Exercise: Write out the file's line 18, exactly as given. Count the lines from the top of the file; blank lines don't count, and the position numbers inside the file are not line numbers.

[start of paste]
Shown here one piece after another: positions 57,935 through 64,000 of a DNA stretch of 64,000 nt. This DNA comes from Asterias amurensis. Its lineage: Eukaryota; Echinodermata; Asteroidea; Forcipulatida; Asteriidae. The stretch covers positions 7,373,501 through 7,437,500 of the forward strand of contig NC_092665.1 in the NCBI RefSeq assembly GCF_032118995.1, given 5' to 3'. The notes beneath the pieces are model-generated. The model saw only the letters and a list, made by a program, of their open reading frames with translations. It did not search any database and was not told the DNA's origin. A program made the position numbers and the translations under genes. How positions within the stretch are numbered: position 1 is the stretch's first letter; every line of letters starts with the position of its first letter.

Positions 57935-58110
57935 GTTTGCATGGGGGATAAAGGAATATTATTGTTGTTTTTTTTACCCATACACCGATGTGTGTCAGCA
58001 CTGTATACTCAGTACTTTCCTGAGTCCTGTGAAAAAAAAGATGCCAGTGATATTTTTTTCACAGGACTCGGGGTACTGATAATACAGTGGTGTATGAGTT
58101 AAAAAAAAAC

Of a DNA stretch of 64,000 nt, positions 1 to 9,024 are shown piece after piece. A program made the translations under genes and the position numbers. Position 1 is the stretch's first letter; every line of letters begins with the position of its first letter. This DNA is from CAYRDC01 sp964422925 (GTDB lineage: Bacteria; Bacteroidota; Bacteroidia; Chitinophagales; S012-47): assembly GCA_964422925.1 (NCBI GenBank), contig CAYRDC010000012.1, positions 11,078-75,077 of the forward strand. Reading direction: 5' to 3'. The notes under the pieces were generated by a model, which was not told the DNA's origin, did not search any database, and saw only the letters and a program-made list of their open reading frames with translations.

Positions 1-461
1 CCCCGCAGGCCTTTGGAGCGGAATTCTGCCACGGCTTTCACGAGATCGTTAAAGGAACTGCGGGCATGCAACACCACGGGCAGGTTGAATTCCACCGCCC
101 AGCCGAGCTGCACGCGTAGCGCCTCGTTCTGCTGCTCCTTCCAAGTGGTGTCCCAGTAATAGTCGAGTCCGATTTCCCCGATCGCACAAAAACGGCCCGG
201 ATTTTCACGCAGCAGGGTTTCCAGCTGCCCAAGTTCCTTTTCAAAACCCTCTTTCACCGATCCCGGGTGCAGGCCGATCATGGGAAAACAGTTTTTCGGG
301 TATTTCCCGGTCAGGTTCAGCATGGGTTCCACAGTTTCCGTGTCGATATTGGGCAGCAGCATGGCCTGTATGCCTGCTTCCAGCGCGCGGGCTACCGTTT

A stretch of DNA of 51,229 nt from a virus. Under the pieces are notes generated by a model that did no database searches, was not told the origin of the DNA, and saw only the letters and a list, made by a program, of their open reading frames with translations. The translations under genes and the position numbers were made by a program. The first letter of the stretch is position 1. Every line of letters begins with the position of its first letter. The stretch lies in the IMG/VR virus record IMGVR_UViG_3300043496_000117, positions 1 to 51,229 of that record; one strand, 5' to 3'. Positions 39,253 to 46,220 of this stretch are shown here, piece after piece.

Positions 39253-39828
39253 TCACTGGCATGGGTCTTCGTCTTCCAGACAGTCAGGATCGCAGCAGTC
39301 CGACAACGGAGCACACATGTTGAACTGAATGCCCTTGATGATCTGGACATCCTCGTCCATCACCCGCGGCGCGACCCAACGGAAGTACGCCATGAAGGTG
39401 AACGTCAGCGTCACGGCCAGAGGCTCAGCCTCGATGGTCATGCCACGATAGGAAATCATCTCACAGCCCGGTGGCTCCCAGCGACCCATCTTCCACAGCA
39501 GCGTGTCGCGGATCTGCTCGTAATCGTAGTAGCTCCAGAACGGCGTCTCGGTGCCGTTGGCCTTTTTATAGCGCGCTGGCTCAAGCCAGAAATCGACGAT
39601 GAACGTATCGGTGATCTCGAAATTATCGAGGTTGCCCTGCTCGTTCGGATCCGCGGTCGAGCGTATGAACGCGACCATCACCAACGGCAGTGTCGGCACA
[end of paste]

39601 GAACGTATCGGTGATCTCGAAATTATCGAGGTTGCCCTGCTCGTTCGGATCCGCGGTCGAGCGTATGAACGCGACCATCACCAACGGCAGTGTCGGCACA